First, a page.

At an age when most girls are playing dress-up, actress Lori Loughlin, popularly known as “Aunt Becky” on the hit ‘90s sitcom “Full House”— and its recent resurgence, “Fuller House”— had a strong idea where she was headed.
“My gateway into acting was the modeling world,” says Loughlin. At 11 years old, she accompanied a friend to an open casting call and walked out with a modeling contract.
The Long Island native credits her parents for being so supportive of a career they knew little about. “At first my mom thought I was just a kid talking when I said I wanted to be an actress, and I’d outgrow it,” she shares. “I didn’t though; I was always consistent.”
Only the Beginning
Loughlin’s strong determination is evident when looking at her extensive resume. After getting her foot in the door in print ads and then commercials, she landed her breakout role on the soap opera “The Edge of Night.”
“That role made people aware of me,” she says, “not just with fans of daytime TV, but people in the entertainment industry as well.”
One of the industry people to take notice was Jeff Franklin, the creator of “Full House.” She joined the show in season two, and was under contract for only six episodes. But from her first day on set, Loughlin knew she’d be on for however long it ran.
“I remember calling my mom and telling her, ‘If this show is successful, I’m going to be staying on it.’ And I did!”
Her character was the missing link that completed the cast’s family circle. Her rapport with fellow cast member and on-screen love interest John Stamos (“Uncle Jesse”) resonated with the audience. “John and I had really good chemistry and I think the fans wanted to see us together,” she says.
The reason for the show’s success was twofold: Not only was it a fun, lighthearted program, but it also consisted of a talented group of actors who truly bonded. That closeness came across on-screen, and people wanted to spend time with them each week. “I think the combination of both is what made it so successful,” says Loughlin.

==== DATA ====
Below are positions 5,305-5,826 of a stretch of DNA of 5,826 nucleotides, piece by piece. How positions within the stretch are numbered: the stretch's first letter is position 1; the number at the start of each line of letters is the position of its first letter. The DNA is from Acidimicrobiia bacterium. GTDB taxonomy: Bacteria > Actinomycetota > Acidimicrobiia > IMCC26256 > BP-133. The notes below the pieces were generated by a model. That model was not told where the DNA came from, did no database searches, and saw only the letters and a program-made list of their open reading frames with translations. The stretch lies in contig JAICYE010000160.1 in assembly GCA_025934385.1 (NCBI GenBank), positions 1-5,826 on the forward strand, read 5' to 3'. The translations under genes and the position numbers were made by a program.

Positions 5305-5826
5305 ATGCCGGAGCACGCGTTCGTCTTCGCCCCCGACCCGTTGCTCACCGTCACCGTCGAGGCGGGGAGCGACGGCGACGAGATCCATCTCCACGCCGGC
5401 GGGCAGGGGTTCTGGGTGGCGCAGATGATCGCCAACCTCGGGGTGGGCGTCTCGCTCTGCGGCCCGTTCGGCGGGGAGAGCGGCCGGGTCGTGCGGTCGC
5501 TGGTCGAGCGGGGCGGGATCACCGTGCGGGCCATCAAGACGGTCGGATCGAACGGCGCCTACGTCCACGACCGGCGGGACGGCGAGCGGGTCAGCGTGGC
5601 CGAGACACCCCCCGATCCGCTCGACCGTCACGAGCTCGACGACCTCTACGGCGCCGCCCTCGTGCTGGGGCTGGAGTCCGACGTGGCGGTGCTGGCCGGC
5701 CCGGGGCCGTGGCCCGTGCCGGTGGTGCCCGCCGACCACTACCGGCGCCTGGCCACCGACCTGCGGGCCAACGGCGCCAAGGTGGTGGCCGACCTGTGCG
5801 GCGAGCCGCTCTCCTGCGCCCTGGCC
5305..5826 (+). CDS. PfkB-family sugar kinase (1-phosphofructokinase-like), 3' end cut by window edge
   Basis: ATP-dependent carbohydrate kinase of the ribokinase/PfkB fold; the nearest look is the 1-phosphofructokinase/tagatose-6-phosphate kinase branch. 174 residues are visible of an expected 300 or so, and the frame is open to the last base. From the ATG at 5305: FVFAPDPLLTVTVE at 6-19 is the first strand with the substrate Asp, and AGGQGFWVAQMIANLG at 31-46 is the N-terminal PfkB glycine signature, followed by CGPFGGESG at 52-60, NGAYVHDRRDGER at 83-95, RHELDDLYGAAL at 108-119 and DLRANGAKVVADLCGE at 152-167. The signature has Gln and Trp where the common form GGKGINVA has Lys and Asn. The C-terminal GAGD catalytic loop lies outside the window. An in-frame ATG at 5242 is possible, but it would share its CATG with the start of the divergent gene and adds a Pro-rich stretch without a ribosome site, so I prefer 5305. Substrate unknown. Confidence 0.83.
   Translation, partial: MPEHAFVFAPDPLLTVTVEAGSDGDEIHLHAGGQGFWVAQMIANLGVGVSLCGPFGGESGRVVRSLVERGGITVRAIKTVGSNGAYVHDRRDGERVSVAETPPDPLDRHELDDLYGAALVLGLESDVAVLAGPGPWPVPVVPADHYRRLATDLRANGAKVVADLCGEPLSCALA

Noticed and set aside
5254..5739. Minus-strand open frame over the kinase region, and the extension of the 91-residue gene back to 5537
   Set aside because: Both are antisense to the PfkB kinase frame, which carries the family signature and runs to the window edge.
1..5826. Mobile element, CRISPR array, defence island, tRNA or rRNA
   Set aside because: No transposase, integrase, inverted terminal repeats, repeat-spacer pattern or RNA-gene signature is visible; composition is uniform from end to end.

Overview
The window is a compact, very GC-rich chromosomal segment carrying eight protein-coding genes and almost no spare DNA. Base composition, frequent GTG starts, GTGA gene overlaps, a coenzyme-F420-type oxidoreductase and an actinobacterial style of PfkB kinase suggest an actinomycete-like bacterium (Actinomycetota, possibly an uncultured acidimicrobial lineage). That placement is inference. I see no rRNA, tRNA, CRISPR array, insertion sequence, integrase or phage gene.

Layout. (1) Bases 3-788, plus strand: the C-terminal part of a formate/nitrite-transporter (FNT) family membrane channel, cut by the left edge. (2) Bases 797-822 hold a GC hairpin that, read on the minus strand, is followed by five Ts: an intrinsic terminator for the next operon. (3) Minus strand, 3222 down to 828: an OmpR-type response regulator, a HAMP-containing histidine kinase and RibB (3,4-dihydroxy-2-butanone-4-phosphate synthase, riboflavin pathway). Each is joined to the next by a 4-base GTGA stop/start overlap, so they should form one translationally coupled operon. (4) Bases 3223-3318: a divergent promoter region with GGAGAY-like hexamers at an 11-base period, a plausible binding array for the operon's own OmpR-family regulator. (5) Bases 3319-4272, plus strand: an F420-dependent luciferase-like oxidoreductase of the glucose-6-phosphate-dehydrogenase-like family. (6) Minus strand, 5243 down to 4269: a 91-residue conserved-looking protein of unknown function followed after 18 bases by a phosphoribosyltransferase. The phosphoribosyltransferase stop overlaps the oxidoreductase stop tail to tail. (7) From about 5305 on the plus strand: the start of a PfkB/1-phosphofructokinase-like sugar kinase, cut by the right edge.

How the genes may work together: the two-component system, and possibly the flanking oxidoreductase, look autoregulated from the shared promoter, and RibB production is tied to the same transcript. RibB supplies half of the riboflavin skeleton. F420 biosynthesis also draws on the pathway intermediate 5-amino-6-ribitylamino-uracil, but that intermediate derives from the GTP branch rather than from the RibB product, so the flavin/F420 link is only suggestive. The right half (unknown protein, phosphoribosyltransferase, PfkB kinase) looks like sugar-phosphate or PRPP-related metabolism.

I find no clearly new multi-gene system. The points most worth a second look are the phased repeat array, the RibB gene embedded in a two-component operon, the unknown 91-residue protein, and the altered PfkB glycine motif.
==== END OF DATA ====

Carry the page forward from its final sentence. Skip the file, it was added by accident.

The show was such a hit that 21 years later, the cast reunited in the reprise, “Fuller House.” Gearing up for the second season on Netflix, audiences are again enjoying characters that feel like family, proving that after many years you can go home again.
Though the actors remained close through their years apart, stepping back on that stage again for the first time was emotional and also surreal, shares Loughlin.
“It was a little bit of an out-of-body experience,” she explains. “Even though we stayed in touch, we hadn’t worked together, so you had to keep pinching yourself and ask, ‘Is this a dream?’” Once they settled back into the groove, it was as if very little time had passed at all, she adds.
Life After “Full House”
When “Full House” ended in 1995, Loughlin’s star continued to rise with projects like “Summerland,” which she starred in, co-created, and produced, and “90210,” a spin-off of the iconic ‘90s hit show “Beverly Hills, 90210,” as well as other roles.
In addition to the second season of “Fuller House,” set to return next year, the actress is busy with many other projects. She currently stars on Hallmark’s Movies & Mysteries channel in the “Garage Sale Mystery” series. Their newest movie, “Garage Sale Mystery: The Art of Murder,” will air this coming January.